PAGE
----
It’s not uncommon for restaurants to begin as food trucks, operating with a mobile model before settling into a permanent location. Sometimes, the transition can be as simple as parking the food truck and continuing to use its kitchen to prepare food to be served inside the new restaurant building. Nanny’s, which specializes in fried chicken, French fries, and fish and chips, has followed just that approach with its move from a Laveen-based food truck to a small restaurant on Washington Street, about two blocks from the 12th Street light rail platforms.
Nanny’s modest building at the corner of Ninth Street and Washington was once a bail bonds office. The front door still slams hard suggesting that ethos, but once inside, a friendly greeting usually comes immediately from one half of the couple who own this establishment. Customers order at a window and then take a seat in the small dining room. Exposed ducts and wooden planks give the interior a sort of DIY feel, but in the warmest, homiest way imaginable. There are just two tables, along with a two-seat counter, inside. A little more seating is found outside.
The menu is displayed on a video screen at the counter, and it’s all about fried food, whether chicken, fish, potatoes, or even dessert. Chicken wings are an effective way to sample the gamut of available sauces or dry rubs available. A five-wing combo with fries is a filling introduction to Nanny’s approach. The mango habanero sauce has a slow, sneaky burn with just a bit of tropical fruit flavor. Teriyaki and sweet chili are milder, while citrus chipotle returns to spicier notes. The only disappointment was the lemon pepper dry rub, which was far too salty.
The food is prepared in the trailer out back and then is delivered to the small dining room about 15 minutes later. Meanwhile, a steady stream of customers picking up food to-go, a large part of Nanny’s business, rotate through the space. Beyond wings, Nanny’s also prepares crisp boneless bites of chicken; big slabs of breaded swai, a white fish with origins in Vietnam; and fried shrimp. All of these can be served in combination meals with fries, usually with one or two sauces on the side for dipping. Ketchup and hot sauce are also available at each table.
The fish and chips meal features big pieces in a thick coating that protects the flesh inside from becoming rubbery or dry. A tartar sauce is provided, along with any of the other sauces on the menu by request. Mixing tartar with Buffalo can yield an impressive blend of spicy and soothing tastes. The breading is well seasoned, as are the fries that come with the fish. The fish and chicken sandwiches are mostly served in hamburger buns, but one other option is a chicken or shrimp wrap in which pieces of poultry or fried crustaceans are rolled in a tortilla with lettuce.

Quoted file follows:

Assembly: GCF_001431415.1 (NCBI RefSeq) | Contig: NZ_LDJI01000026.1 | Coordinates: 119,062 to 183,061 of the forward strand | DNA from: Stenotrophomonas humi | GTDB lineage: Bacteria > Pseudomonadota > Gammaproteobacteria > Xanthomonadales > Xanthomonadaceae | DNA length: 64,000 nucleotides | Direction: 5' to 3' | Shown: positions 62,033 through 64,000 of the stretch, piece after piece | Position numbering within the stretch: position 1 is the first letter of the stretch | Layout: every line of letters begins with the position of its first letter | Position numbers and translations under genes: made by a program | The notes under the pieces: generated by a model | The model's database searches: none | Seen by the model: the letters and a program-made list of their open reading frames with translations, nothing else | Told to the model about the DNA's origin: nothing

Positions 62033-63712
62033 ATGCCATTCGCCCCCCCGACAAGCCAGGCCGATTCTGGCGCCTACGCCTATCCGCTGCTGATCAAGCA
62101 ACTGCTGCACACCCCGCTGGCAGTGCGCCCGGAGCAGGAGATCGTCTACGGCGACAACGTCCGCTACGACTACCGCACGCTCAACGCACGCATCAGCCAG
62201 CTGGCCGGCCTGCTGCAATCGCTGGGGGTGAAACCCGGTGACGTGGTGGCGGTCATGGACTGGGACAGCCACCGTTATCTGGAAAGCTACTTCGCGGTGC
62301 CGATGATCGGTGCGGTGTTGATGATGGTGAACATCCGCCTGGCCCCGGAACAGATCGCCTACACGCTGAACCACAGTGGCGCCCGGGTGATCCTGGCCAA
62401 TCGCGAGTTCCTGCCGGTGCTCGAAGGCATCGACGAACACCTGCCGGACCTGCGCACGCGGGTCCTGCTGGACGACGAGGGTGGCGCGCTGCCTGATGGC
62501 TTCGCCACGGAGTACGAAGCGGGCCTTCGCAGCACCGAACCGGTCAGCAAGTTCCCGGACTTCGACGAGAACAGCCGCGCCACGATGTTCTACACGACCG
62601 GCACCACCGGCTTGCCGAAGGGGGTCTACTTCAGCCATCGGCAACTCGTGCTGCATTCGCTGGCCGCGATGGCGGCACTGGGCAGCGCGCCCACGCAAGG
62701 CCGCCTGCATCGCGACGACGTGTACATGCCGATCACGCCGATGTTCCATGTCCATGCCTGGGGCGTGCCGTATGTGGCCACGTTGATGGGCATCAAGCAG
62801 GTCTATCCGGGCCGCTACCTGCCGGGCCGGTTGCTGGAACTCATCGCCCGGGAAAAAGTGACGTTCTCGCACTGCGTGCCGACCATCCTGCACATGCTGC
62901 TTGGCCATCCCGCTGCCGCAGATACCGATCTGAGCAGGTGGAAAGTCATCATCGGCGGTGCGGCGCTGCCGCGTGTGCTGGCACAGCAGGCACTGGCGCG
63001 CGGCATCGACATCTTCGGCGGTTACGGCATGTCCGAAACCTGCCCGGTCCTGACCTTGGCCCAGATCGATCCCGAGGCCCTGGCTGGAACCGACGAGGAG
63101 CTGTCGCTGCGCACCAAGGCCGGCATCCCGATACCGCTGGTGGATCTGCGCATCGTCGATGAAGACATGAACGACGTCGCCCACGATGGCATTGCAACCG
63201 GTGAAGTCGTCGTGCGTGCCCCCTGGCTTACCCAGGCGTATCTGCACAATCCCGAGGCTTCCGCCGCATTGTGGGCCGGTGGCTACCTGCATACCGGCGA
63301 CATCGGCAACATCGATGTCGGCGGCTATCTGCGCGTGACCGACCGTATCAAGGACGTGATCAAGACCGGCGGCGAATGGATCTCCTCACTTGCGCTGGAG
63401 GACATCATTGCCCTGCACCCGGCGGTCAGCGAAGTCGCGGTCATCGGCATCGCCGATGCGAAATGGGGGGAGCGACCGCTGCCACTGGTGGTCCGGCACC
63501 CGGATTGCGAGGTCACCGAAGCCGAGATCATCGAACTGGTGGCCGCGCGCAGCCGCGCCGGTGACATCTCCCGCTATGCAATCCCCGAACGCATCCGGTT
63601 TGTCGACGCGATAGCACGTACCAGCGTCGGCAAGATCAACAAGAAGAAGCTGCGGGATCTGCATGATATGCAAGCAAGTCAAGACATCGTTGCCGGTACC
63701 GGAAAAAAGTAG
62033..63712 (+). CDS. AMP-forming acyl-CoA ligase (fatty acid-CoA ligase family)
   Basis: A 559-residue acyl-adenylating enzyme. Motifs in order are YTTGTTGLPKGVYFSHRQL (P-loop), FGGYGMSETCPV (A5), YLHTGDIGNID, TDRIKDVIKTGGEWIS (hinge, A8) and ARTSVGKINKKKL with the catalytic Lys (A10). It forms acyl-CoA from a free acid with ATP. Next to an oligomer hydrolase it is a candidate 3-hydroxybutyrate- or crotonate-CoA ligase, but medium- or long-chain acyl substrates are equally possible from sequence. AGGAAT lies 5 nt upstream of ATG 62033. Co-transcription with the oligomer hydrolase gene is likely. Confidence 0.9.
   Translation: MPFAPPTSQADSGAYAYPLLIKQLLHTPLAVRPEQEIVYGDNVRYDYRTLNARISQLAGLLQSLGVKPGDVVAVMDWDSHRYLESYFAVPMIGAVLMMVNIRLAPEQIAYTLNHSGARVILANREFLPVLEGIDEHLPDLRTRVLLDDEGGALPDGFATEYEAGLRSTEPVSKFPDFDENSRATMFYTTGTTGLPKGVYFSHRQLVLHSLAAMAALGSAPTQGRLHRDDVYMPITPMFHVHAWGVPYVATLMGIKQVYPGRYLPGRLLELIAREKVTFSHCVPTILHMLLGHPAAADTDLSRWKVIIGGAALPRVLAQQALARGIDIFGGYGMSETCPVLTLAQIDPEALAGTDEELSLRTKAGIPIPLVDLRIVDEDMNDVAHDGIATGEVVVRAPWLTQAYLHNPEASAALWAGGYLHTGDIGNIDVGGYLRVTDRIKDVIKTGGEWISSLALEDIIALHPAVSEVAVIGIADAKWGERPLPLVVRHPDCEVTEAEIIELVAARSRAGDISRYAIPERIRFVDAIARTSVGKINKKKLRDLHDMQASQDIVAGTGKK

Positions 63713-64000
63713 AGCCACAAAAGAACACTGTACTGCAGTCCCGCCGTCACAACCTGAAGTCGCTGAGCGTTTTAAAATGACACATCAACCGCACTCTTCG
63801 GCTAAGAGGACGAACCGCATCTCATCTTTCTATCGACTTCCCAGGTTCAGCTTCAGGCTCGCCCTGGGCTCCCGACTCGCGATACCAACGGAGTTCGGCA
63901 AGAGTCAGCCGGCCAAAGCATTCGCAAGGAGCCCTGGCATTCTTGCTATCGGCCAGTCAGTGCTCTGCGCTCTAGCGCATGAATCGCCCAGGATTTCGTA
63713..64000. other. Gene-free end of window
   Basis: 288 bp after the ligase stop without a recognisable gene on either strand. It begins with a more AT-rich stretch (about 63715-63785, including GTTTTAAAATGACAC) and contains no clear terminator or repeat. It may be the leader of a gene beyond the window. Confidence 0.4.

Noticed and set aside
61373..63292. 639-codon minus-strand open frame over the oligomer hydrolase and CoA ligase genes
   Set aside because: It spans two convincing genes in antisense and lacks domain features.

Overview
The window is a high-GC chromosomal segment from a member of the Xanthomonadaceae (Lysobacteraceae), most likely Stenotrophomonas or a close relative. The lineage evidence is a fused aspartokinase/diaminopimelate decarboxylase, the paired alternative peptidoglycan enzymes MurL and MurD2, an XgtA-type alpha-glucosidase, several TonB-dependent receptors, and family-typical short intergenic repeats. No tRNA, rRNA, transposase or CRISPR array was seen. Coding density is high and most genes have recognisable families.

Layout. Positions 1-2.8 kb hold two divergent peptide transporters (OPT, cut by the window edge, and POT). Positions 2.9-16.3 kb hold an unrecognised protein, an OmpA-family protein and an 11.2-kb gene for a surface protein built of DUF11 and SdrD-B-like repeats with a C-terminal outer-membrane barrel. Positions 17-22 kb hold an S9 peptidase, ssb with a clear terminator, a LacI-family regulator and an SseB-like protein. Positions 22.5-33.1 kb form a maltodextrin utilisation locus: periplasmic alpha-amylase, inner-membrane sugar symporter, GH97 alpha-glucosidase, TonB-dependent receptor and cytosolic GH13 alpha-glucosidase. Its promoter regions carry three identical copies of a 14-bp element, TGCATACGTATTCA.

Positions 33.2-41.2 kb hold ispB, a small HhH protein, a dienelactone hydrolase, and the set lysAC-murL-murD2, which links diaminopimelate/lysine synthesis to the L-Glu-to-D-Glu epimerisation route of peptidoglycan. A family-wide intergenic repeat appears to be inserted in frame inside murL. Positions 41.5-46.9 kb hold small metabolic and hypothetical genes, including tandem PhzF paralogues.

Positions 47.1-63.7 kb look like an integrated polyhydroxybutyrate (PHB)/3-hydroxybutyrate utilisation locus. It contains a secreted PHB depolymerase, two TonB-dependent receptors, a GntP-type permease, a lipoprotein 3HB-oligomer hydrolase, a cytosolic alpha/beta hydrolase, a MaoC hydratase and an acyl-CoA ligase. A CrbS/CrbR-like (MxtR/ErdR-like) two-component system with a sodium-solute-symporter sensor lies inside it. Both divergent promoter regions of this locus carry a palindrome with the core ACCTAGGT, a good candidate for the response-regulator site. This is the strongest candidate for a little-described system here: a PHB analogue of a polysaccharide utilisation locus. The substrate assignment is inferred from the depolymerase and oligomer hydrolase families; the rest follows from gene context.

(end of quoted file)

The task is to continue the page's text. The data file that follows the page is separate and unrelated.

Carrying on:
Nanny’s fries are probably the restaurant’s most consistent draw, and it’s easy to understand why. They’re thick, but still manage to retain their exterior crispness. The wide slices also mean plenty of skin on the fries for additional flavor. If fries are the main attraction, one option is the loaded fries with chicken or shrimp and choice of sauce right on top of the potatoes. Otherwise, they do fine as a side. For those who wish to skip the fries, there is also the choice of a chicken or shrimp salad with greens, cucumbers, croutons, shredded cheese, and ranch dressing.
Nanny’s offers one dessert: a small apple pie. Like the entrees, it’s fried. If that sounds like State Fair overindulgence, it sort of is, but with a bit of restraint in terms of both the size and sweetness of the individual-sized pie. The result is an unexpected delight. The act of frying of the whole pie transforms the crust in a way that accentuates its already flaky texture. Caramel sauce and powdered sugar top the finished pie adding a bit of extra sweetness and moisture. At the same time, the fruit inside remains tender and yielding despite the intense heat of frying.
To drink, Nanny’s offers just iced tea, lemonade, and fruit punch. Without a soda fountain or a bar, there is not a big beverage element to the experience. Instead, as with every other aspect of the restaurant, Nanny’s sticks to a simple approach of focusing on a few things it can do really well. The natural constraints of a trailer kitchen make that somewhat inevitable, but it’s also a refreshing case of not trying to be all things to all people. Nanny’s current strategy is about tethering its mobile frying operation to a fixed location, and so far it seems to be working.
830 E. Washington St., Phoenix AZ 85034
12th St. / Washington or 3rd St. / Washington stations (westbound)
12th St. / Jefferson or 3rd St. / Jefferson stations (eastbound)